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Web Parts in ASP.NET
This article discuss about the Web Parts, new feature introduced in ASP.NET 2.0. You can see many websites that are modular in nature today. Many websites often organize their content into modules that allows for personalization.
Information is broken down into manageable parts which end users can rearrange or move around the parts to suit their preferences. User has also the flexibility to save his preferences for future browser sessions. This way, end user can be empowered to personalize site dynamically.
Before ASP.NET 2.0, developer had to build his own custom personalization framework to implement personalization feature in the application.
In ASP.NET 2.0 you can build web portal that offer personalization and modularization of information using new Portal framework. This new framework provides effective way to build a modular web site that dynamically reapplies settings on a per-user basis. Web Parts are objects in the Portal Framework which the end user can open, close or move from one zone of the page to another. Web Parts are included in ASP.NET server control framework and are used like any other ASP.NET server controls. You can also build your own custom Web Parts.
Don't confuse ASP.NET 2.0 Web Parts with Microsoft SharePoint services even though they use same Portal Framework. These two technologies are not the same.
Advantages of Web Parts
Web Parts Modes
The modular and customizable sites that you can build with the new Portal Framework enable you to put the web page that is in view into several modes for the end user. Modes are very powerful in that they enable user to edit Web Parts, delete the Web Parts or customize Web Parts.
Web Parts components
You can study Web Parts under three different categories. Each category adds it own value in Portal Framework (Web Parts).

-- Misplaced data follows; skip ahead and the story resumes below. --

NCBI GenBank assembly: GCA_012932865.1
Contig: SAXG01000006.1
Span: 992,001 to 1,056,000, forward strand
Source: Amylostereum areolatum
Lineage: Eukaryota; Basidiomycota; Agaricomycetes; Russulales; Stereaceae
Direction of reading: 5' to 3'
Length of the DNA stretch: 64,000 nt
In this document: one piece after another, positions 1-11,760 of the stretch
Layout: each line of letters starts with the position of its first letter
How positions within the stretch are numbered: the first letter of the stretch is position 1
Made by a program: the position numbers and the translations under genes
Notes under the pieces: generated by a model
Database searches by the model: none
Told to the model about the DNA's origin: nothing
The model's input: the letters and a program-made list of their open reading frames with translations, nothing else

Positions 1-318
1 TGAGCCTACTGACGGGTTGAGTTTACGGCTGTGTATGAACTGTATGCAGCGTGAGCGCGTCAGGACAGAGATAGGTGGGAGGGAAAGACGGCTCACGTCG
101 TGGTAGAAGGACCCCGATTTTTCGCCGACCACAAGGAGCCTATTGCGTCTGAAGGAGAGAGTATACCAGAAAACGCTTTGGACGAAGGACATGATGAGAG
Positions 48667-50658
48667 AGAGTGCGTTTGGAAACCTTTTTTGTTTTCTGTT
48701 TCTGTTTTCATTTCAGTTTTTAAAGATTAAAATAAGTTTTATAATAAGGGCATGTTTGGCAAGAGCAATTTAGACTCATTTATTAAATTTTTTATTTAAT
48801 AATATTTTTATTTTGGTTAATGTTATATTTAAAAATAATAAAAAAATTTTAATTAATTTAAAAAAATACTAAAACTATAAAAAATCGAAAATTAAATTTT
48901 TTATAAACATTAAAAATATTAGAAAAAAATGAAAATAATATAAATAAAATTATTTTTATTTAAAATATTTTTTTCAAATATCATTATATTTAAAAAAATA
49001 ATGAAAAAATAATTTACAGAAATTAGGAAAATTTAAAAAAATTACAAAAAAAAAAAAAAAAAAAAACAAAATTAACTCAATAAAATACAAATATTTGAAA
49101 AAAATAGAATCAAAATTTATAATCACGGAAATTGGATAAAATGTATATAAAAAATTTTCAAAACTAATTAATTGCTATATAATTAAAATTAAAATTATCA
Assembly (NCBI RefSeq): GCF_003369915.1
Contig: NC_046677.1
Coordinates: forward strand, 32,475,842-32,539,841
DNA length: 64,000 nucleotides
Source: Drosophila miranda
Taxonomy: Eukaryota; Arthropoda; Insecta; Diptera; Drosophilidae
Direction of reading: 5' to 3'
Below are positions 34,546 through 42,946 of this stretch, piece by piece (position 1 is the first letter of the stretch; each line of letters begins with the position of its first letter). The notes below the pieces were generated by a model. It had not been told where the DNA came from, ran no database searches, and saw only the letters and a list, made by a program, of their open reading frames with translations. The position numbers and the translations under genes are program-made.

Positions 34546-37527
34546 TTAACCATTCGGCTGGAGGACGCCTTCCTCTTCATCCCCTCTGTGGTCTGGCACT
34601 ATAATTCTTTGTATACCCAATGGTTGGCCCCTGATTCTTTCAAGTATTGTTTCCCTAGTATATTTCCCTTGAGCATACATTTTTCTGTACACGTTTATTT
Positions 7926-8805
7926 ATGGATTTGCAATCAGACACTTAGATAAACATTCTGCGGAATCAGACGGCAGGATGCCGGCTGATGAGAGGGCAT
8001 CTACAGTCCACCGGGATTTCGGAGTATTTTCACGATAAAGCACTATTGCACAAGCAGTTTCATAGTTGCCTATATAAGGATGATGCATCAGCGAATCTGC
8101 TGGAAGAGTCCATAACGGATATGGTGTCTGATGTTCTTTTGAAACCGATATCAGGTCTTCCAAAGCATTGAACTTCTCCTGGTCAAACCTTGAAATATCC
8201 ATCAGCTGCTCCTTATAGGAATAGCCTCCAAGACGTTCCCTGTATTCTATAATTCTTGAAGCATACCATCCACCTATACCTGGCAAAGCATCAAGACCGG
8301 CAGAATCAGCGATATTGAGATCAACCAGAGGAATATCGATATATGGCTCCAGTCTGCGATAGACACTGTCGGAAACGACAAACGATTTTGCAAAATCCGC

Personalization is the core behavior of WebParts. You can modify or personalize the layout, appearance and behavior of WebParts controls. Personalized settings are persisted for future browser sessions.
UI Structural components
UI structural components create infrastructure for the WebParts to work on a page. They provide core services needed by any Web Part including coordinating and tracking all individual WebParts controls. They also control the different modes in which a page can be (Normal, Edit, Design, and Catalog). It also manages WebParts zones. For example: WebPartManager control is one such UI Structural component which should be required on each page that holds WebParts.
WebParts UI controls
Web Parts control set is extensive and flexible which can be used to build Web Parts or you can create your own custom Web Parts by inheriting from the System.Web.UI.WebControls.WebParts.Webpart class. You can also reuse existing ASP.NET server controls as Web Parts controls by encapsulating it in a genericwebpart class.
Portal Framework defines everything in terms of zones. Zones are container of Web Parts controls. They act as layout managers on Web Parts page. Zones are managed by Portal Framework manager.
WebPartManager control is server control that completely manages the state of the zones and content placed in the zones on a per-user basis. This control doesn't have any visual interface, can add and delete items within zones of the page. You can have only one WebPartManager for each page that works with Portal Framework. You can run WebPartManager in one of several display modes. It facilities communication between different elements contained in the zones. For example: you can pass a specific name/value pairs from one item to another item within the same zone, or between items in different zones.
You can drag and drop the WebPartManager control from the toolbox to the design surface. Since it doesn't have a UI interface, it appears as a gray box. You can find all Web Parts server controls in WebParts section of toolbox as shown below.